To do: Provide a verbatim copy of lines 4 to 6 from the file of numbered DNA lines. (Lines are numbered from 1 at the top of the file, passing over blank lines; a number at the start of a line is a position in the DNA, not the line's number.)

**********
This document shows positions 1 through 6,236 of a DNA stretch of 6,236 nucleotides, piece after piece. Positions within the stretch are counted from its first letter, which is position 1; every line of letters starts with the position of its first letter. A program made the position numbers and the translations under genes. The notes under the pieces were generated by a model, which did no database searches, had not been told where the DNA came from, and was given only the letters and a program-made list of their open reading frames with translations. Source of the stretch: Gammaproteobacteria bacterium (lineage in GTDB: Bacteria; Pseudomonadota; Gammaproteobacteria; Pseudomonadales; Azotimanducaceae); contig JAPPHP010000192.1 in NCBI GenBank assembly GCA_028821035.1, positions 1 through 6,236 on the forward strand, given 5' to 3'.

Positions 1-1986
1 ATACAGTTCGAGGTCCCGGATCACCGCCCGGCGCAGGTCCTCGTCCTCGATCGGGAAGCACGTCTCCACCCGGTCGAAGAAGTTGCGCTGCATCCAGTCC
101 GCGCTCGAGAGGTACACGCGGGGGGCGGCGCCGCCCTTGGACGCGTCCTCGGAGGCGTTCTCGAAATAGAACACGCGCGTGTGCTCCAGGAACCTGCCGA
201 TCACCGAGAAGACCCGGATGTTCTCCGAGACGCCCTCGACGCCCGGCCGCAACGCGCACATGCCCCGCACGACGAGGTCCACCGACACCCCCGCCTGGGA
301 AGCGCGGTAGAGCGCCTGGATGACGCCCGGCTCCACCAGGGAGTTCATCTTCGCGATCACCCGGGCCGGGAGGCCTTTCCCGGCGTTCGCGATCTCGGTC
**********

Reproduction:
101 GCGCTCGAGAGGTACACGCGGGGGGCGGCGCCGCCCTTGGACGCGTCCTCGGAGGCGTTCTCGAAATAGAACACGCGCGTGTGCTCCAGGAACCTGCCGA
201 TCACCGAGAAGACCCGGATGTTCTCCGAGACGCCCTCGACGCCCGGCCGCAACGCGCACATGCCCCGCACGACGAGGTCCACCGACACCCCCGCCTGGGA
301 AGCGCGGTAGAGCGCCTGGATGACGCCCGGCTCCACCAGGGAGTTCATCTTCGCGATCACCCGGGCCGGGAGGCCTTTCCCGGCGTTCGCGATCTCGGTC